Ferdinand Forzinetti (1839 - 1909)

Ferdinand Forzinetti

Dreyfusard

Officers

Ferdinand Forzinetti was the commandant of the Cherche-Midi military prison, and one of the first to be convinced of Dreyfus's innocence. He was born in Marseille on 6 February 1839.

The son of a mason, Forzinetti enlisted in the army in 1857. He became sergeant major in 1860, second lieutenant in 1865, and was made lieutenant in March 1869 after campaigns in Italy and Mexico with the 2nd Foreign Regiment. He was promoted to captain in 1871, and was appointed head of military prisons in March 1876 in Birkadem and then, as of July 1885, in Bab el-Oued. His superiors found that he "judged situations well [and] served with enthusiasm" and appreciated his flexible and easy-going character.

As commandant of military prisons in Paris as of 15 October 1890, Forzinetti deepened his knowledge of prisoner psychology. In the fall of 1894, he observed Captain Dreyfus "shut up in his cell [whose door] is not to be opened except in [his] presence" and became alarmed at his despair.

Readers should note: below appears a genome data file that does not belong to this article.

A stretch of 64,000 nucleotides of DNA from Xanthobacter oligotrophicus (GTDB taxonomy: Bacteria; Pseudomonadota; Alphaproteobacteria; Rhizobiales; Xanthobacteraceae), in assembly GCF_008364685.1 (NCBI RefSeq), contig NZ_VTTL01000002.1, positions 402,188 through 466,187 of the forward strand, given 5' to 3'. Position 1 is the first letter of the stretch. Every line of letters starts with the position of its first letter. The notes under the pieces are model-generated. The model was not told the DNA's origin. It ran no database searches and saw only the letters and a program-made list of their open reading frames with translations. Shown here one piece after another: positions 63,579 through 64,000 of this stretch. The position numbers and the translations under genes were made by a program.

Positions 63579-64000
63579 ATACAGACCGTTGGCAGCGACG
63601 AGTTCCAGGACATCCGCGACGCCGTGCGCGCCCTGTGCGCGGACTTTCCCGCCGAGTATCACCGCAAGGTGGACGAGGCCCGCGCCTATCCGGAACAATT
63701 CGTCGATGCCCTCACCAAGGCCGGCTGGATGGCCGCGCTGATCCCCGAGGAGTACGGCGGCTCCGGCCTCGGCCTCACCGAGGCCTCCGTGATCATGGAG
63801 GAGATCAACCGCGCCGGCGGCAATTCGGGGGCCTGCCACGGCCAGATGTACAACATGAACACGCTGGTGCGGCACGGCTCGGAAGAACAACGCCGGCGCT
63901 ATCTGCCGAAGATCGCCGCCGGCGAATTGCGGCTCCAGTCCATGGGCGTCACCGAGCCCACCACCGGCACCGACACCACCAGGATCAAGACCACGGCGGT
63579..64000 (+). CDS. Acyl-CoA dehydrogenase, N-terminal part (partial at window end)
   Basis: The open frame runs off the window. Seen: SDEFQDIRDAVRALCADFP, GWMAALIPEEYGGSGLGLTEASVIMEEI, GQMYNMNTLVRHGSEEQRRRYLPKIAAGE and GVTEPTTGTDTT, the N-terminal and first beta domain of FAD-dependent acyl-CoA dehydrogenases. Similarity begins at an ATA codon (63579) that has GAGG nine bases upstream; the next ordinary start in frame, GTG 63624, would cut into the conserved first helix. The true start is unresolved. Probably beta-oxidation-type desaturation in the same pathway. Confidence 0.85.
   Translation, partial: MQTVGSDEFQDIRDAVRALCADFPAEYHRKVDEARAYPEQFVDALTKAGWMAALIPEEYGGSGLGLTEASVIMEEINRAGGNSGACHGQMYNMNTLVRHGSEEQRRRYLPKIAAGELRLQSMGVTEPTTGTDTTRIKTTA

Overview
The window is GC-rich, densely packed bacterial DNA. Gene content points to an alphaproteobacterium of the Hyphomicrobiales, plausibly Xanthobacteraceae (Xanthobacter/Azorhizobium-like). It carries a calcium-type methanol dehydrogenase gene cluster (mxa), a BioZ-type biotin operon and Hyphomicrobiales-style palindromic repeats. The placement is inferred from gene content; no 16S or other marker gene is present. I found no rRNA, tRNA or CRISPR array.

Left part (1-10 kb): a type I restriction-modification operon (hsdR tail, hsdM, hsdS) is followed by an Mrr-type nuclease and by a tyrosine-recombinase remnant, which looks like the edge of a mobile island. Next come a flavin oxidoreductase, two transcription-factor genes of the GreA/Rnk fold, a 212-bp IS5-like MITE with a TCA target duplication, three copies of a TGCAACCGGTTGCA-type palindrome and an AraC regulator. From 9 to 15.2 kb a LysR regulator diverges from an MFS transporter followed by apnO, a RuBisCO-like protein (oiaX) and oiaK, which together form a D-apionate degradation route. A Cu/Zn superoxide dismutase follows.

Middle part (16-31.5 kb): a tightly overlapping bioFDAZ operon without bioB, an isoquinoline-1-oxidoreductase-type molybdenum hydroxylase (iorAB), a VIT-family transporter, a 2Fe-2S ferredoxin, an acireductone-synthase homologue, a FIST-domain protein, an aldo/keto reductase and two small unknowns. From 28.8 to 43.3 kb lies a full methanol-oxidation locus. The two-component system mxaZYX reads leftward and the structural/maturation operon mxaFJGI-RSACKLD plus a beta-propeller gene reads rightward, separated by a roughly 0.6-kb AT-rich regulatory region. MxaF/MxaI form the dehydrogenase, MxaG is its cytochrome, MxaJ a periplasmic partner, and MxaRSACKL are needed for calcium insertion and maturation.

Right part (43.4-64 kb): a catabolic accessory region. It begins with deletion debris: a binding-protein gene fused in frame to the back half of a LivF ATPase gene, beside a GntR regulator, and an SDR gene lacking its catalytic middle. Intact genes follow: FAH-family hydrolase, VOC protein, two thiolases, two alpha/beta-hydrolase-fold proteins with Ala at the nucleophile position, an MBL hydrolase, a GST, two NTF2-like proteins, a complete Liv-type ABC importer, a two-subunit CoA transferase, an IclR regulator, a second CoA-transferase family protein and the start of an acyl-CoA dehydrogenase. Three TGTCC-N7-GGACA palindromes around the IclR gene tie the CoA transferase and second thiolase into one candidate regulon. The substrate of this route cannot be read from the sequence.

By a decree dated 20 February 1895 Forzinetti was granted his retirement, while his most famous prisoner sailed to Guyana. Later, Alfred Dreyfus paid homage to his jailer who, along with Lucie, had dissuaded him from taking his own life and "who knew how to combine the strict duty of a soldier with the highest feelings of humanity."

Ferdinand Forzinetti was kept in his post after his retirement and, on 29 January 1897, he received an expression of satisfaction from the Ministry of War for having taken part in a panel that reviewed the regulations concerning the serving of military justice. But when his relationship with the Dreyfusards became known, he was relieved of his responsibilities on 16 November 1897. He testified in Rennes in favor of Dreyfus, and was alarmed at his physical appearance after the pardon, while admiring the fact that Dreyfus "never had a word of hatred for his torturers."

It was Prince Albert I of Monaco who offered employment to this widowed father of four; in 1899, he became commissioner in charge of administrative supervision of the PLM railroad and government commissioner for joint-stock companies. From Monte-Carlo, where he died in 1909, Forzinetti was overjoyed at news of the 1906 rehabilitation, and wrote "Revenge is sweet and I hail it."